Note: Where available, the PDF/Word icon below is provided to view the complete and fully formatted document
 Download Current HansardDownload Current Hansard   

Previous Fragment    Next Fragment
Thursday, 13 October 1983
Page: 1702

Mr SINCLAIR —Mr Speaker, I seek your indulgence to speak to a point of procedure. Perhaps I should explain--

Mr SPEAKER —The right honourable member is seeking a very broad indulgence. If he explains the point of procedure. I will listen to him.

Mr SINCLAIR —Mr Speaker, you will recall that on 8 September last you made a statement to this House regarding the average number of questions asked each day and offered some figures to the House suggesting that in the 1982 Budget session an average of 14.8 questions were asked, and in the Autumn session 1983 an average of 14.3 questions were asked. While yesterday might well be considered an aberration for other reasons--

Mr Dawkins —Mr Speaker, I raise a point of order. Could the Deputy Leader of the Country Party indicate what he is leading to?


Mr SPEAKER —I have briefly given him indulgence to explain. He has rasied a point of procedure with me.

Mr Ian Cameron —Mr Speaker, I raise a point of order. We are known as the National Party, not the Country Party.

Mr SPEAKER —Order! I call the right honourable member for New England.

Mr SINCLAIR —The point I wish to raise is that the Opposition is concerned that an adequate opportunity should be given in this place for a reasonable number of questions and for Question Time not to be abused. I raise the matter at this time because of the change in our Standing Orders which makes it difficult to raise it during Question Time. There are only two brief points that I wanted to address. During Question Time yesterday there were at least two answers to questions that might properly have been addressed by statements to this House. Without identifying them, they were matters which were of significance and matters which on other occasions-they reflected government policy-would not have been addressed during Question Time, but by way of statements to this House. Mr Speaker, you no doubt would have read with some interest in the Sun Herald of 9 October the following comments by a senior Canberra journalist:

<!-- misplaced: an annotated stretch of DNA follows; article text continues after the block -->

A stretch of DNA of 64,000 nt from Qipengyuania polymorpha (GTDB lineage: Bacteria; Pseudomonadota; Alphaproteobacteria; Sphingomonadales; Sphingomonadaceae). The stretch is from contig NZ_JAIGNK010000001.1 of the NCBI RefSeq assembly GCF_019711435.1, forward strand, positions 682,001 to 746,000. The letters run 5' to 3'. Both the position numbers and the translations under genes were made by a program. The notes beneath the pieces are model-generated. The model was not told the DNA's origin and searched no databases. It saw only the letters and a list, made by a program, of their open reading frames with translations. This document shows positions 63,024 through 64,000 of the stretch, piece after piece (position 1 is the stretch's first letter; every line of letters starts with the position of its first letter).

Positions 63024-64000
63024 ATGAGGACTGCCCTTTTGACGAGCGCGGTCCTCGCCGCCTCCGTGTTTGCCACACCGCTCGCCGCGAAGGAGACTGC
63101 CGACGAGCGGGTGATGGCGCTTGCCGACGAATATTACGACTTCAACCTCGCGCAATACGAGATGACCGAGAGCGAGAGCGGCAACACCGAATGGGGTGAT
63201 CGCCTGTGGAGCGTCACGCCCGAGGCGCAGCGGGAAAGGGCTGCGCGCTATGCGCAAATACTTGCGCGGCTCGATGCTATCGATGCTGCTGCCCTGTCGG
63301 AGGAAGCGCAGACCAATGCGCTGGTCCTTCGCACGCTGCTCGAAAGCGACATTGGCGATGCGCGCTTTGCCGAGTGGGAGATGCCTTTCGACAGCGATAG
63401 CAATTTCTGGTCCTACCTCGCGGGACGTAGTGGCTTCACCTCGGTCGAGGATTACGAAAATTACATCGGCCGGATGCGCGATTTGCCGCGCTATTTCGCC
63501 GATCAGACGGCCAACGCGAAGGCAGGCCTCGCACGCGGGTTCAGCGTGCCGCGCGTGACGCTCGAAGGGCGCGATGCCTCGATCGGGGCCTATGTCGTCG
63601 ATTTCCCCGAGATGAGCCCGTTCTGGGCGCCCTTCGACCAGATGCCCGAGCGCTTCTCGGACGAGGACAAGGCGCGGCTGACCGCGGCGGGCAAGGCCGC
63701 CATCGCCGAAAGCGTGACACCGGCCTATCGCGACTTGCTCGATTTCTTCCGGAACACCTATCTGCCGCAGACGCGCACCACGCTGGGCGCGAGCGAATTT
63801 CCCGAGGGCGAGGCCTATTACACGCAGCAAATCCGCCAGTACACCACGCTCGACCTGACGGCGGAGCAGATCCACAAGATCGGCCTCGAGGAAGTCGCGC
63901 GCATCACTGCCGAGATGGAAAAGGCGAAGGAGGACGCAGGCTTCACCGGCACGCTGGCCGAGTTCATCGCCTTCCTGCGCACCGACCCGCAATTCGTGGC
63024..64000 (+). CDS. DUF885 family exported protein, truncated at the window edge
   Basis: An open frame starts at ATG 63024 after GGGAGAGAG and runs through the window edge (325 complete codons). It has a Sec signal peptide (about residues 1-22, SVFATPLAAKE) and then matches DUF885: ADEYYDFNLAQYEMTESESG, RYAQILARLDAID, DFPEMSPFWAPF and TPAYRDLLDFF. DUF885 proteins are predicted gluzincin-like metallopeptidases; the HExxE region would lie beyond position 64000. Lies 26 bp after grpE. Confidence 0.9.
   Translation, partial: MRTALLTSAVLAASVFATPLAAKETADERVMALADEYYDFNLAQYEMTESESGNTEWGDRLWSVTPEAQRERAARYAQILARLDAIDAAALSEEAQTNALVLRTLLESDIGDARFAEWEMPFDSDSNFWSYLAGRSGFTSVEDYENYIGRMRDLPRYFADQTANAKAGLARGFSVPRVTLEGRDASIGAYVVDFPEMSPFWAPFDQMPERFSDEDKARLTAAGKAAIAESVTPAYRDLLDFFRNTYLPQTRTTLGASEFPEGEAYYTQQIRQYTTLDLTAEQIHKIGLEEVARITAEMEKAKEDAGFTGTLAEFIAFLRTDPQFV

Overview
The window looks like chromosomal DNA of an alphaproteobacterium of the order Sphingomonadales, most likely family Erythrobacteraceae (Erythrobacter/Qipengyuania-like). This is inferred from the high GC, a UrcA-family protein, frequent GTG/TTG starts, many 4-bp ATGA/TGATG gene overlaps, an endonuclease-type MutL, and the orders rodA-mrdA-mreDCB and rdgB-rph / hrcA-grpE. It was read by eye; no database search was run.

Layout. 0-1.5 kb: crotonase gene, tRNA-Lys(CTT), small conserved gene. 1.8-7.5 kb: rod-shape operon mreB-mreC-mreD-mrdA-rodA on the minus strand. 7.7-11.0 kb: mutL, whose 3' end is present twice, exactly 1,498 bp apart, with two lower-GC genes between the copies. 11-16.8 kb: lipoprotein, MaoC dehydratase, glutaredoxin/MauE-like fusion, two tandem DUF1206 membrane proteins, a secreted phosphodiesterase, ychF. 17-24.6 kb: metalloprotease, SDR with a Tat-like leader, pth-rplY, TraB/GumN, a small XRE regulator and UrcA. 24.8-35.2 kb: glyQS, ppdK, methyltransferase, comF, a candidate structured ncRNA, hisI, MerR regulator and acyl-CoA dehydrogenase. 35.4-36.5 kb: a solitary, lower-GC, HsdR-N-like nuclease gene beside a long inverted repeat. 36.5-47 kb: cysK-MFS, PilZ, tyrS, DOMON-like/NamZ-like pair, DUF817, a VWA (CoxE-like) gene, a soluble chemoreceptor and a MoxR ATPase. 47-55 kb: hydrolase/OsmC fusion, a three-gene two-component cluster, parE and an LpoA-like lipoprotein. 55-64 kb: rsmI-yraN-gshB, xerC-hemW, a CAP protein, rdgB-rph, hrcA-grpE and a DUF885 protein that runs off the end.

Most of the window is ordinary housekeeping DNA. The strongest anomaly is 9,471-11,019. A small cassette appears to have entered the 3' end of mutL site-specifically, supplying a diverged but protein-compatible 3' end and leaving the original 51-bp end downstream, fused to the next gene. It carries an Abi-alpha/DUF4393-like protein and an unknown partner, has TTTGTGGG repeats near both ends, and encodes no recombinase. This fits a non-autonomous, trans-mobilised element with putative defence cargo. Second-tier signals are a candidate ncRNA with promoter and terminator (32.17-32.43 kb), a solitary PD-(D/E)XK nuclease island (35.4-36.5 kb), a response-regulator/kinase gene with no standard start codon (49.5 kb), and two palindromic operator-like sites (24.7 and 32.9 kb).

Oldtimers in Canberra reckon that Question Time under Hawke is at it lowest ebb since broadcasting of the event began in the 1940s. Never have the familiar Dorothy Dixers asked by Government members been more blatant--

Mr SPEAKER —Order! The Deputy Leader of the National Party has raised questions of procedure. He is now getting into a debate on the matter he has raised.

Mr SINCLAIR —I am raising it by way of a quotation. But I think they are matters that this Parliament should hear.

Mr SPEAKER —I think the honourable member should put forward his own views on procedures, not those of the media.

Mr SINCLAIR —They might be even stronger than those in the quotation I have just offered. I believe that Question Time has been abused. I suggest to you, sir, that it would be appropriate if to the maximum you keep both questions and answers to a minimum and that when answers are given which should properly be given as statements to this House, that should be so done.

Mr SPEAKER —I respond to the matter raised by the Deputy Leader of the National Party. I indicated earlier that I hoped that questions would be succinct and that answers would be to the point. However, if honourable members turn to the relevant pages of House of Representatives Practice-I think page 500 is the most relevant-they will see that there are no Standing Orders which enable me to cut down on the length of an answer. It can be done only by persuasion. Similarly, one must remember that with regard to questions the habit has grown for a question to contain more than one question. I hope that the House will take note of the request and that questions will be succinct and answers similarly so.

Mr Scholes —Mr Speaker--

Mr SPEAKER —The Minister for Defence is seeking my indulgence to speak.